As Dr. King took the podium to speak, he witnessed young African Americans dancing explicitly, fighting each other, etc. They were so into it, they completely disregarded the fact that Dr. King was speaking. Dr. King was so disturbed by what his people had become he began to talk saying: "Excuse me......Brothers and sisters please" However, no one listened. They just kept on partying. So King, out of frustration that the current generation of black people was acting out the racial stereotype finally spoke saying:
"Will you ignorant niggas please shut the h*ll up! Is this it? This is what I got all those a**whoopings for? I had a dream once, it was the dream that little black boys and little black girls would drink from the river of prosperity-freed from the thirst of oppression, but lo' and behold some four decades later what have I found, but a bunch of triflin', shiftless, good for nothin niggas. And I know some of you don't want to hear me say that word. It is the ugliest word in the English language, but that's what I see now, niggas. And you don't want to be a nigga.
'Cause niggas are living contradictions, niggas are full of unfulfilled ambitions, niggas wax and wain, niggas love to complain, niggas love to hear themselves talk but hate to explain, niggas love being another man's judge and jury, niggas procrastinate until it's time to worry, niggas love to be late, niggas hate to hurry...Black Entertainment Television is the worst thing I have ever seen in my life.....Usher, Michael Jackson is not a genre of music....and now I'd like to talk about Soul Plane..."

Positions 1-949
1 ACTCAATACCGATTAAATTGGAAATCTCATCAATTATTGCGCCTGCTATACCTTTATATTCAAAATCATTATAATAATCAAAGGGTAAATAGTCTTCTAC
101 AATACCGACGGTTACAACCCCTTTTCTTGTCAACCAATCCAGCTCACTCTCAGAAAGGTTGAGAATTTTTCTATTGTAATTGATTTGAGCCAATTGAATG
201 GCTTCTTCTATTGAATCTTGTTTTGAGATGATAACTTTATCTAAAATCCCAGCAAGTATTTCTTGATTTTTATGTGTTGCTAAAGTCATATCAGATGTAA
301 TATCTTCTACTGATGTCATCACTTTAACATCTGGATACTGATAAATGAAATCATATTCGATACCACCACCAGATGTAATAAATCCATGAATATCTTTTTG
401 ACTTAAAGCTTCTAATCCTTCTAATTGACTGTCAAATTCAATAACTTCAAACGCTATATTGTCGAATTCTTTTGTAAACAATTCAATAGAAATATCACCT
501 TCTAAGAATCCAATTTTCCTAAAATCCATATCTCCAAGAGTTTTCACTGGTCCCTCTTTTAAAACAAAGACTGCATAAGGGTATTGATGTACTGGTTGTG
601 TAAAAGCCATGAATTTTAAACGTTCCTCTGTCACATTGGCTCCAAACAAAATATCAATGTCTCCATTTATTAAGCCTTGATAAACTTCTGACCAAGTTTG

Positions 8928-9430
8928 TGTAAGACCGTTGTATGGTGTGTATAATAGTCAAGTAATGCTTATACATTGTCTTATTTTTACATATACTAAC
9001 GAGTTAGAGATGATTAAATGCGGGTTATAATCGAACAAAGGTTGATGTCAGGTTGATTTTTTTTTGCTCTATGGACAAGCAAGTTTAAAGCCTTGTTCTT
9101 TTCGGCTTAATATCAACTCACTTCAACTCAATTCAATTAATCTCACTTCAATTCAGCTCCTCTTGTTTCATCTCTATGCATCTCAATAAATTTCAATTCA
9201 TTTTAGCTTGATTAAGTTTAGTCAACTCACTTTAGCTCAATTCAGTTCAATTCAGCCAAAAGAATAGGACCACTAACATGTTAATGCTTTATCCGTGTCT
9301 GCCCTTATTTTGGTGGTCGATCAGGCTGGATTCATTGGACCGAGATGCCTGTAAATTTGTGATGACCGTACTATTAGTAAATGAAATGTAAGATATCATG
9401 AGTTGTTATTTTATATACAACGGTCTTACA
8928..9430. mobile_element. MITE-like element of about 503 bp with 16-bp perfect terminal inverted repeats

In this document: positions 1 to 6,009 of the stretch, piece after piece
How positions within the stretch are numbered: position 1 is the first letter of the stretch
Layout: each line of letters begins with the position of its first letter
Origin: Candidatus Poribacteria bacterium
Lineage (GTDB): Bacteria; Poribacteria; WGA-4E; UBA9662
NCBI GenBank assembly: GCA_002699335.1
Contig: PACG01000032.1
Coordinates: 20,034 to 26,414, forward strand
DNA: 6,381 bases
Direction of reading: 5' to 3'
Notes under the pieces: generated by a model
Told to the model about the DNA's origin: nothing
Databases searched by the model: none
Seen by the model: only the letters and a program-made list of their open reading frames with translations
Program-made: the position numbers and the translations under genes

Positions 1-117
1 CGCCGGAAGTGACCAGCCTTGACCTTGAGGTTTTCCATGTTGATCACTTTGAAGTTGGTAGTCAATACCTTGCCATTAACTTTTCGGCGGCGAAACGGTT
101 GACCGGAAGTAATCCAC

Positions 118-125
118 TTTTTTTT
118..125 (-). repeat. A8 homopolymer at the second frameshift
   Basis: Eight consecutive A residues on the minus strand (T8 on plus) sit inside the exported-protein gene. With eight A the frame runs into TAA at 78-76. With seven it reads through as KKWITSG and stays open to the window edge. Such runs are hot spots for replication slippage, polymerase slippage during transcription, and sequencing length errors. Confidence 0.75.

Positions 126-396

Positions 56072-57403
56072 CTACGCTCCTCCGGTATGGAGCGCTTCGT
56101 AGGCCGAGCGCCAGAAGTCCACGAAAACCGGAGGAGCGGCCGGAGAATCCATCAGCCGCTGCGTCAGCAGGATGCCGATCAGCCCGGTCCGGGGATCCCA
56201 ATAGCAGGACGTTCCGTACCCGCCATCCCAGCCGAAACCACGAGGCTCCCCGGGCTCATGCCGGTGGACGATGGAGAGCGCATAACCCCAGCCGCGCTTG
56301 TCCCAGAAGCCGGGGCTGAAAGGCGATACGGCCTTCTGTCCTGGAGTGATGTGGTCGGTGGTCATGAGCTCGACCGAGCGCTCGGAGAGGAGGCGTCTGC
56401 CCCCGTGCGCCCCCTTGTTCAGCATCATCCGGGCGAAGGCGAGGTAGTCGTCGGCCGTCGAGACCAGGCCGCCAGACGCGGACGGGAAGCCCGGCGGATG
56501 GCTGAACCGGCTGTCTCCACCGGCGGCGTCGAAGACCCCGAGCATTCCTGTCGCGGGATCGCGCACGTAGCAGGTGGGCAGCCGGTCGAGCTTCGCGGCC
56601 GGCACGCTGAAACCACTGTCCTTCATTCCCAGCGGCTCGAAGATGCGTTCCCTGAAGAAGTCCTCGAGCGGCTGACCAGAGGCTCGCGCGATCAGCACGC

And then King finishes up, as the he has the crowds full attention, by saying:
"I've seen what's around the corner and I've seen what's over the horizon, and I promise you, you niggas have nothing to celebrate…"
Many people spoke out against this episode of the Boondocks. In fact, Al Sharpton demanded the writer of the Boondocks (an African American) issue a public apology for insinuating that Dr. King would make such a speech, especially using the word "nigga".
On the one hand, I agree with Al Sharpton. However, I believe the Boondocks depicted a realistic expression of the frustration that I am sure Dr. King, and everyone else who fought for justice and equality for our people, would have if they witnessed for themselves "how we livin' ".
Think about it. How much of that speech describes yourself? Are you living up to the dream of Dr. King, Rosa Parks, Malcom X, our ancestors who were slaves, and all the people who died trying to fight for African Americans to have better lives? Or are you operating with a "nigga-mentality", not taking advantage of opportunities because it will take too much work? Complaining about your grades in school when you do not put forth any effort? Living with a "don't care" attitude about yourself and the people around you? If the Boondocks speech or any of the above questions have you feeling convicted in any way, then I have to ask, what are you celebrating this black history month?
As you think on that question, I would like to leave you with another challenge. I challenge those of you who are operating with a "nigga-mentality" to do something that shows that you recognize the efforts of those who have paved the way for you. If it is a commitment to do better in school, make it and stick to it. If it is a commitment to a better relationship with God, make it and keep working towards your goal.
In your quest to be "hip hop", understand that hip hop is a state of being; while nigga is a state of mind and in order to transition back from "Niggas to Gods" we have got to stop thinking like niggas cause AIN'T NO GOD IN THAT!!
**Transferred from my Myspace Blog**